Thursday, November 13, 2014

Steamed Pork Belly With Lai


Those who stop by my blog know that most of my inspiration for trying out new dishes is by watching the food shows. This one came from Luke Nguyen's One Thousand Layer Pork. Ever since I saw it I had been wanting to make it but was waiting for the weather to turn cooler. There's a saying that pork tastes better in those months that has the letter r in them.:)
The process that I used for this dish is the same as the Chef's but certain adaptations were made mainly due to lack of ingredients and expertise. The latter refers to the layers. The cut of pork wasn't wide enough to be made into several layers so I sliced it into thicker pieces. I also didn't use pickled mustard greens because I didn't have them. But I used lai/brassica juncea as they go so well with pork. Moreover it's from the same family.


The recipe has been adapted from here.
500 grams pork belly
2 tsp vegetable oil, half will go into braising the greens
250 grams lai, washed thoroughly
A bunch of coriander leaves for the garnish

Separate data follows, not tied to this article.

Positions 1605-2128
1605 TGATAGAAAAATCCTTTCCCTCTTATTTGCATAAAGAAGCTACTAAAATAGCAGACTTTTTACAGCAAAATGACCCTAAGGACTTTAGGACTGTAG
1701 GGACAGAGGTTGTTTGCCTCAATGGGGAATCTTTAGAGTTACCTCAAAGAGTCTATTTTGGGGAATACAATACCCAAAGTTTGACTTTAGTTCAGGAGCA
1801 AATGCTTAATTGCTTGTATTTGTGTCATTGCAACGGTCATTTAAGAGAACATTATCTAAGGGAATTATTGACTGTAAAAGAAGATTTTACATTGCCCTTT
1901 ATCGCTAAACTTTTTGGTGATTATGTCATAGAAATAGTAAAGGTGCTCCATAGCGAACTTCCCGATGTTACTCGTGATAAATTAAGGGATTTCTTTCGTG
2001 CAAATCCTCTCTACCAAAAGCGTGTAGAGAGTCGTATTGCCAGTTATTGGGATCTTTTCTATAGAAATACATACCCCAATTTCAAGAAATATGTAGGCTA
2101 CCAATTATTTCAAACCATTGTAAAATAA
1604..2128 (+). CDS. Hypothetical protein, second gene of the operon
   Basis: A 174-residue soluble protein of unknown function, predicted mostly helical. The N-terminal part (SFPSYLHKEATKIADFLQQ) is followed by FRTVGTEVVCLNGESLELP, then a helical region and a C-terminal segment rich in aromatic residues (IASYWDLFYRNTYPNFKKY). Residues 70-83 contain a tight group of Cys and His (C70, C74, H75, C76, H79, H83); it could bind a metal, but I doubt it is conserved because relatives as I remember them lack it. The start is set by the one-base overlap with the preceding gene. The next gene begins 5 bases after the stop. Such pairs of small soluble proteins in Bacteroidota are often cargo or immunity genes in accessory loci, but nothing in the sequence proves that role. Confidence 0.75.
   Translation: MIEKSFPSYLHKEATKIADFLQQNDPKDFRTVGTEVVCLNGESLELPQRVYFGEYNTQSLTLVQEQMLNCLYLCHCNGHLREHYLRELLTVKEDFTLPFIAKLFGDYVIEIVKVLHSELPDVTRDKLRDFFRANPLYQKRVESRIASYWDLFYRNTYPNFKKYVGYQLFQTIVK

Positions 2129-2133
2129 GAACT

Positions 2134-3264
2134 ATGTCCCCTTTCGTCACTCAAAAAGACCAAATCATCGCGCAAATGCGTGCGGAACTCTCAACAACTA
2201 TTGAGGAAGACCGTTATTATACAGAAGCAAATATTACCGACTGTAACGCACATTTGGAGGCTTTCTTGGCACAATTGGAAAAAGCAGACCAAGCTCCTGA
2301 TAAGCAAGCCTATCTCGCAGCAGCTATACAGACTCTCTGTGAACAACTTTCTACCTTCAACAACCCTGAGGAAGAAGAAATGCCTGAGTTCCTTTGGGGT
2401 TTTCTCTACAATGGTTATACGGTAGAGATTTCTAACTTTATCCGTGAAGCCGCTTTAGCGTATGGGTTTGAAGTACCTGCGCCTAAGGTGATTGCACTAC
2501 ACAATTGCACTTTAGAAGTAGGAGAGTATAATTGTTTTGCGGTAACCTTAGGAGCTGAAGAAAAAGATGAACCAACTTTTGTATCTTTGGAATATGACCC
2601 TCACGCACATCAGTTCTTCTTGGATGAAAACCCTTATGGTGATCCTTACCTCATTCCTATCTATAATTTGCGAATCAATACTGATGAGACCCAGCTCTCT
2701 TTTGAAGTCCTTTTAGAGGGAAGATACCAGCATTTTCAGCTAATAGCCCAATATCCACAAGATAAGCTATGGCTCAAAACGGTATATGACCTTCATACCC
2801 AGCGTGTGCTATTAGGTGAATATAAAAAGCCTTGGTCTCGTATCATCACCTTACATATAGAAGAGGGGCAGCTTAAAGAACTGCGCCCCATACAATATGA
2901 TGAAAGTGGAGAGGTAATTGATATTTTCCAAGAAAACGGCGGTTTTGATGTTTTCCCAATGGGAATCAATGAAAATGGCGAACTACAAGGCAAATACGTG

The marination:
2 tbs light soya sauce
1 tbs dark soya sauce
2 tbs rice wine (I used Judima, the Dimasa rice wine...the recipe uses Chinese rice wine with Shaoxing rice)
3 garlic cloves, diced + 1 clove of garlic, diced, for the greens
A knob of ginger, finely sliced
2 tbs brown sugar

Combine the ingredients for the marinade till the sugar dissolves. Coat the pork with the marinade on all sides. Keep in the fridge for an hour.
Braise the washed greens with a clove of garlic. The water that remains from washing the leaves will suffice and no liquid needs to be added. Keep aside.
Remove the meat from the marinade and remove any ginger/garlic from it. Reserve the marinade.
Heat the oil in a heavy-bottomed pan. Seal the meat on all sides, cooking each side for four to five minutes.
Pour hot water in the same pan just enough to cover the meat. Cook for about ten minutes.
Submerge the pork belly into an ice bath so that it will be easy to slice the meat.
Slice the meat and place the pieces in a bowl with the skin side down.
Top with the braised greens. Pour the reserved marinade over the top and steam for an hour. Replenish the water in between.
After an hour, remove the bowl from the steamer. Place a plate upside down on the bowl and flip it much like you would do with an upside down cake.
Remove the bowl and garnish the dish with coriander leaves.

* For an additional zing, I added two green chillies (chopped). Judima works out pretty well in this dish and I think I'll be using it again. This turned out to be one of the most satisfying dishes I have cooked in recent times.

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